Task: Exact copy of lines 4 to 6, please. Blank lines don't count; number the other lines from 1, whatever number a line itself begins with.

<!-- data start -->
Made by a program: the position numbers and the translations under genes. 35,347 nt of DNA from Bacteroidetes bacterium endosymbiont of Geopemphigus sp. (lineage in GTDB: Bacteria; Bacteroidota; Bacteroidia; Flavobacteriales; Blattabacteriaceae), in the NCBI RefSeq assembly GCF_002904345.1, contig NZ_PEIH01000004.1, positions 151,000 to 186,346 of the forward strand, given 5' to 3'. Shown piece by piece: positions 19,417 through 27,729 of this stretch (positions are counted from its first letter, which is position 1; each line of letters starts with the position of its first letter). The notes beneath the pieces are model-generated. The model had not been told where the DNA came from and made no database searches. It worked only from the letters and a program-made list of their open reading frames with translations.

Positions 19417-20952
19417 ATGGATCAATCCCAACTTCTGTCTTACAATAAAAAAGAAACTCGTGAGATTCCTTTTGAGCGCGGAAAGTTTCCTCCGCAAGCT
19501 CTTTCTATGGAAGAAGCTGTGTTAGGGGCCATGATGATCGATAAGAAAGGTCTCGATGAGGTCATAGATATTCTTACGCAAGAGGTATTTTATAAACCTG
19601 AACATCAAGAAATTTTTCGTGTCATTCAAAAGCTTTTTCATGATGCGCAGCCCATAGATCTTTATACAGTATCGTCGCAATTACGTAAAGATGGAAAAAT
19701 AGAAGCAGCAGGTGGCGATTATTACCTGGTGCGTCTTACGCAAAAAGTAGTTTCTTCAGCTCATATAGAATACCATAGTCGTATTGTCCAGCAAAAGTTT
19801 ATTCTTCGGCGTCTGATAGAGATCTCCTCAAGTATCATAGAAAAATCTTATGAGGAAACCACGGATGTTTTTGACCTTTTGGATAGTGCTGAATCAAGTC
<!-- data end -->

19501 CTTTCTATGGAAGAAGCTGTGTTAGGGGCCATGATGATCGATAAGAAAGGTCTCGATGAGGTCATAGATATTCTTACGCAAGAGGTATTTTATAAACCTG
19601 AACATCAAGAAATTTTTCGTGTCATTCAAAAGCTTTTTCATGATGCGCAGCCCATAGATCTTTATACAGTATCGTCGCAATTACGTAAAGATGGAAAAAT
19701 AGAAGCAGCAGGTGGCGATTATTACCTGGTGCGTCTTACGCAAAAAGTAGTTTCTTCAGCTCATATAGAATACCATAGTCGTATTGTCCAGCAAAAGTTT